Tech Warriors: Merging Computer Science and AV Fields at Two Rivers

Authored by Bill Larsen, District AV Technology Coordinator/Tech Warriors Advisor School District 197

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THE SUCCESS OF LIVE EVENTS is in large part dependent on the individuals working behind the scenes. But how do you teach the next generation of individuals how to properly wrap a cable, focus a light or a camera, connect with a wide range of personalities, and work with ever-changing and fast-paced technological advancements? A club at Two Rivers High School in Mendota Heights, Minnesota, has worked to overcome that gap.

Student groups for audiovisual production in high schools, also referred to as clubs, have been a part of extracurricular activities in high schools ever since the inception of the very first AV/ Photography Club. Although AV clubs have largely disappeared, other technical-oriented clubs like robotics or video production have taken their place. Tech Warriors is a student-run organization at Two Rivers High School. Although it is a far cry from rolling a cart with a TV on it, threading a 16mm projector, or even ensuring that the slides are oriented correctly for screening, one thing that has not changed is students’ ability to assist their fellow students, teachers, and staff in maintaining and running equipment for their events.

Tech Warriors is a club of students who are interested in computer science and audio-visual technologies. The merging of the fields of computer science and networking with the field of audiovisual technology is one of the motivations behind the formation of this organization. The term audiovisual (AV) is defined in this article to include computer software and hardware, audio concepts, video production, and projection, as well as lighting technologies that are utilized in theaters and other live events.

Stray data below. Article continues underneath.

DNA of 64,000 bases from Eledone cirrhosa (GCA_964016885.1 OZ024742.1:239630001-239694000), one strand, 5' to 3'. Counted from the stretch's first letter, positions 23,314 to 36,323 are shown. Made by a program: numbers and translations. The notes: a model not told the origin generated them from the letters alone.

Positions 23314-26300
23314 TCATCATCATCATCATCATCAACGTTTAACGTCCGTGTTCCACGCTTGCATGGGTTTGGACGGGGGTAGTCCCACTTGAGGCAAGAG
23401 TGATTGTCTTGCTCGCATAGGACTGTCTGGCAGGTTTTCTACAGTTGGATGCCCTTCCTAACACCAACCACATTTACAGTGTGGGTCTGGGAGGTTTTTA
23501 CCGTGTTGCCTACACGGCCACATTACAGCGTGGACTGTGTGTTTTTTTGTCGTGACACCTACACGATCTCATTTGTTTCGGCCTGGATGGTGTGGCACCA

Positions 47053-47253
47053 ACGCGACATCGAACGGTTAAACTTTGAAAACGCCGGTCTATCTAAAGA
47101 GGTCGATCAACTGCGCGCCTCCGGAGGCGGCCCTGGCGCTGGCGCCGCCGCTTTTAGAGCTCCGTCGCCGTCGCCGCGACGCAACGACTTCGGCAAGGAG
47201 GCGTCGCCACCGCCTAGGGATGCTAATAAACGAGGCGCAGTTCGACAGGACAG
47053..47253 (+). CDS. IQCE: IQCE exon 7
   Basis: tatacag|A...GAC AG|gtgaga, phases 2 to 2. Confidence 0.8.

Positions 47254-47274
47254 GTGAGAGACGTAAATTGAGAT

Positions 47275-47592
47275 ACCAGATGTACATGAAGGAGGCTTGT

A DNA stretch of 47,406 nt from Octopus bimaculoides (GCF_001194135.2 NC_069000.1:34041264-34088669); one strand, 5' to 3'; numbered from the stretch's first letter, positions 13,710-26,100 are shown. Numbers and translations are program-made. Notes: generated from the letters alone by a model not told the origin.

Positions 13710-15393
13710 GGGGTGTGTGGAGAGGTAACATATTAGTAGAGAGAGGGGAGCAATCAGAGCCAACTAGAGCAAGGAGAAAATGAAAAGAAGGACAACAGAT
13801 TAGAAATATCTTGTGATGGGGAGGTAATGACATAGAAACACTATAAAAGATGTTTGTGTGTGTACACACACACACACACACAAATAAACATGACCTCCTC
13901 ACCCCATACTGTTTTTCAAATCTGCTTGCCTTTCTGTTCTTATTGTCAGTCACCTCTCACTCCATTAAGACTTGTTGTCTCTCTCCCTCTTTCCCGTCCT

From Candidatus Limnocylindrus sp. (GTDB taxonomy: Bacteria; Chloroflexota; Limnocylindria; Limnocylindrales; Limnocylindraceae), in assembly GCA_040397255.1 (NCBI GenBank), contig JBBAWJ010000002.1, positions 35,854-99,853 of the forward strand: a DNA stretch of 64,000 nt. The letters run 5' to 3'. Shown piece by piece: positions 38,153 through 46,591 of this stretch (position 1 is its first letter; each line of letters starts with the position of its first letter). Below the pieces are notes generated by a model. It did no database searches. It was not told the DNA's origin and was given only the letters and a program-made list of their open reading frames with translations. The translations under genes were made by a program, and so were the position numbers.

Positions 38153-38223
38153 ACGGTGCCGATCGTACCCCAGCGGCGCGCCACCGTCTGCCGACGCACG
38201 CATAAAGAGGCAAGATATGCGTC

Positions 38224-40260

Tech Warriors students have the opportunity to learn about technical theatre, live event setups, video production, computer repair, and level 1 tech support. In addition to this, they are offered the chance to participate in a variety of certification exams for the industry, such as the USITT Backstage Exams or ETC online training courses. It is also designed to offer students the skills necessary for a number of roles in the entertainment industry, such as stage management, lighting and sound design, and set construction and design.

Early versions of this group focused solely on the IT help desk and were turned into a course for which students could obtain credit. It constrained what and who was available and interested in IT and general technology. In 2018, the club was discontinued; however, during COVID and as a result of increasing knowledge of the benefits that technology may give in a classroom setting (namely, online learning), the administration rethought the group. This time, instead of a course, a service group was formed. The group would meet after school and whenever the students had free time to work on technology.

This broader definition of technology included not only information technology, but also live entertainment, lighting, and audio engineering, as well as video production. Tech Warriors have access to a variety of industry training and certifications, including those offered by AVIXA, SRA (Student Repair Academy through Vivacity Tech), and USITT, in addition to vast practical training in production and help desk operations. While students are Tech Warriors, they work on a wide range of projects.